A feasibility study is underway to determine the future of Clearwater Main Library’s first-floor café and rooftop terrace.
Library Director Jennifer Obermaier says the upgrades will be part of Phase I of Imagine Clearwater
, a $55 million revitalization project the city hopes will reactivate its downtown waterfront and bluff
, and spur economic development. The Clearwater City Council approved the study, which will cost just under $100,000, at its July 31 meeting.
The Main Library, the largest of the city’s five branches at 90,000 square feet, was built 15 years ago. “Back then, libraries were very different. They were very traditional,” Obermaier says. “The trend is, right now, and that’s the national trend, is to make things more interactive and move things around.”
For a little over a year, the library has focused on its four-floor Maker Studios
. A different studio is featured on each floor -- Creation Studio for Arts & Design, Discovery Studio of Creative Learning, Innovation Studio of Technology & Business
, and Heritage Studio of Community Memory. The purpose of the maker spaces
is to provide library patrons with opportunities for hands-on learning and the use of advanced technology, including 3-D printers, green screens and video cameras, sewing machines, a laser engraver, scanners and more. The fourth-floor Heritage Studio is still under construction.
Now the café and rooftop terrace are the next areas “ready to be reactivated,” Obermaier says. Last November, city residents passed a referendum to permit modifications to the library. “Everything on the bluff or certain parts of the bluff has to go to referendum,” she adds. “Now we have the opportunity to rethink different areas of the library that aren’t well established.”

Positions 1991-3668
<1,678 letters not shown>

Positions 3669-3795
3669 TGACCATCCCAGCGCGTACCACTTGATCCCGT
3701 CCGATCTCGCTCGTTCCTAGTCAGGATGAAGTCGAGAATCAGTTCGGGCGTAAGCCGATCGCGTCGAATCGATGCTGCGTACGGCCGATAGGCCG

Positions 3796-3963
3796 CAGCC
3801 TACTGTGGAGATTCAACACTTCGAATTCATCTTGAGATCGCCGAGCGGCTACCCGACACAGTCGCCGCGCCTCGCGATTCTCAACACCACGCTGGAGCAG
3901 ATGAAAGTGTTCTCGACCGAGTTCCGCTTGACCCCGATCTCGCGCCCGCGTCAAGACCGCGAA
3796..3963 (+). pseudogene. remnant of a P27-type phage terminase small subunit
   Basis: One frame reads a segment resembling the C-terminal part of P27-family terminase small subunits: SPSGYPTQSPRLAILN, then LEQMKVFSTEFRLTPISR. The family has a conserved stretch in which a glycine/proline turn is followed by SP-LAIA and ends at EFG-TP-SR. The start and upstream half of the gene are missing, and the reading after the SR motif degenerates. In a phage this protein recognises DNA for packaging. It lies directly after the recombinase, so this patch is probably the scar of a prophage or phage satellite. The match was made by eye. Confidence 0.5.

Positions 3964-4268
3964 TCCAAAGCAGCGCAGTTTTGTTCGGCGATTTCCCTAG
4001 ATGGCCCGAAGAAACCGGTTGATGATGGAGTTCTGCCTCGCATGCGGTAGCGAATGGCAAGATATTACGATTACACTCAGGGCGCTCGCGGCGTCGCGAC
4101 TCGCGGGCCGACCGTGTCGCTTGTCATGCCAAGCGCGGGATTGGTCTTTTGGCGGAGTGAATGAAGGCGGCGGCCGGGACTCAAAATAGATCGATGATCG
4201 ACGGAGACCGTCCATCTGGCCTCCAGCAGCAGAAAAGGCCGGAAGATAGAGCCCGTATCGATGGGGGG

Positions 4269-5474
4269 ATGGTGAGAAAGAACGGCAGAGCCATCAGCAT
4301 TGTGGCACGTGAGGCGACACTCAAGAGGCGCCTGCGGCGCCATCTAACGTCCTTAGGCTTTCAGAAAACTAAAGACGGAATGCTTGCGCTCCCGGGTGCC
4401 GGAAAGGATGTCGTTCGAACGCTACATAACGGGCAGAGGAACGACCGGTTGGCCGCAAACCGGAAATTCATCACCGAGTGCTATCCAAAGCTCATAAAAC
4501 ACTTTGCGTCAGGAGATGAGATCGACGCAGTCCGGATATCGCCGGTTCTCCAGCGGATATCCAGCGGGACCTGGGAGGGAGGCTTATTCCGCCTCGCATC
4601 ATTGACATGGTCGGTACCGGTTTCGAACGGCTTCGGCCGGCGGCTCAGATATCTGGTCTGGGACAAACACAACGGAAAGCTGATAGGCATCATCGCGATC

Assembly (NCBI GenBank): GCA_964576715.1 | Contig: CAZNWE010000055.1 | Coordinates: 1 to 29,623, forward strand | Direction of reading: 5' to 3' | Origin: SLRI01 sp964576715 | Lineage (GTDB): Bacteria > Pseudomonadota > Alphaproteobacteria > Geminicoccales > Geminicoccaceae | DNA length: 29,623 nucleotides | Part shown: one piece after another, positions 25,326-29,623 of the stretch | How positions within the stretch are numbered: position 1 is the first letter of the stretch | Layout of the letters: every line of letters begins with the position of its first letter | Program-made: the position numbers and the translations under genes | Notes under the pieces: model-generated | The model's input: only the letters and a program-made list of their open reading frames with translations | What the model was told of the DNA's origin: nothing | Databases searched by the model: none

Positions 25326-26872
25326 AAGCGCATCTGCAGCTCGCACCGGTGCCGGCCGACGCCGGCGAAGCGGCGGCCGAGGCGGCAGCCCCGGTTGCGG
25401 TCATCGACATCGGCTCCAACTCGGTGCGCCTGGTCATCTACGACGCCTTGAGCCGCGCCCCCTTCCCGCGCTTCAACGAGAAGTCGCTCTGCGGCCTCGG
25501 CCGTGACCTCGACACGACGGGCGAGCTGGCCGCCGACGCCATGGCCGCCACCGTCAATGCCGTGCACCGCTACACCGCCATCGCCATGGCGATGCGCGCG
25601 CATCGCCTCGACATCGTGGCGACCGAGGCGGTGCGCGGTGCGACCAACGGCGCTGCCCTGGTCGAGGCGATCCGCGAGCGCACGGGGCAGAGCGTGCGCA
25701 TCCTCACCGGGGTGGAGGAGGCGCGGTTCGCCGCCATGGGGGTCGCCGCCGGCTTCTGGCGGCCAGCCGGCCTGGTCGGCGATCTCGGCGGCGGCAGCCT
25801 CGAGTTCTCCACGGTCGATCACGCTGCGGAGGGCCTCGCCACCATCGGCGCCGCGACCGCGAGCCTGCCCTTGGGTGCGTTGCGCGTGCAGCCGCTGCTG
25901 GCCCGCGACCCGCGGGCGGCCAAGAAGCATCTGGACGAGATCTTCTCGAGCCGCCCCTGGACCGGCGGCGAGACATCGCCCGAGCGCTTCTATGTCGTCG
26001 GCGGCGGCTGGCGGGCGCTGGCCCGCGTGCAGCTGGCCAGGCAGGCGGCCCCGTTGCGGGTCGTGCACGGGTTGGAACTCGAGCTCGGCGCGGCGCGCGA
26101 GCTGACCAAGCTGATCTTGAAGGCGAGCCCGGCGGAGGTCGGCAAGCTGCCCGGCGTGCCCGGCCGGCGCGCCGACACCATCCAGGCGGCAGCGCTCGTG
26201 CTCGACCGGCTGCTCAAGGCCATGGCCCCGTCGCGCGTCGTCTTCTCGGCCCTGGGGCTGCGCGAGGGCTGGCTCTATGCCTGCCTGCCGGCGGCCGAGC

When the library was initially built, the rooftop served as a special events space for not only library events, but wedding receptions, banquets, fundraisers for various organizations and outside groups. There was even an event coordinator position designed for booking and managing that rooftop space. “But during the recession, that was one of the positions that was eliminated,” Obermaier says.
Since then, the rooftop terrace has been locked off from the public and only occasionally used for library programming, from Sunset on the Roof to various astronomy events.
“We’re using the space, but we’d like to use it in different ways and more often,” she says.
As for the café space downstairs, there are difficulties surrounding “restraints because they can only open when [the library is] open and there’s no external entrance,” Obermaier says.
She adds, “We had four vendors open in that space and they just couldn’t make a profit.”
For the past five years, the space has been utilized through a partnership with Pinellas County Schools. The school district uses the café as part of its on-the-job-training program for special needs students. “They’re very successful and they’re here during the school day as part of their school work,” she says.
staff is working with architects Williamson Dacar Associates, Inc. on the study, which should be completed by December.
The city council will ultimately decide on which option is best for these spaces, once the study is completed and the library presents possibilities to them.
“We’re hoping the architects will look at these spaces and say here’s one possibility, or another, or they’ll just suggest modifying a space for more programmatic activities or a lounging area to sit and read,” Obermaier says. “There are so many possibilities. I’m excited to see what they propose.”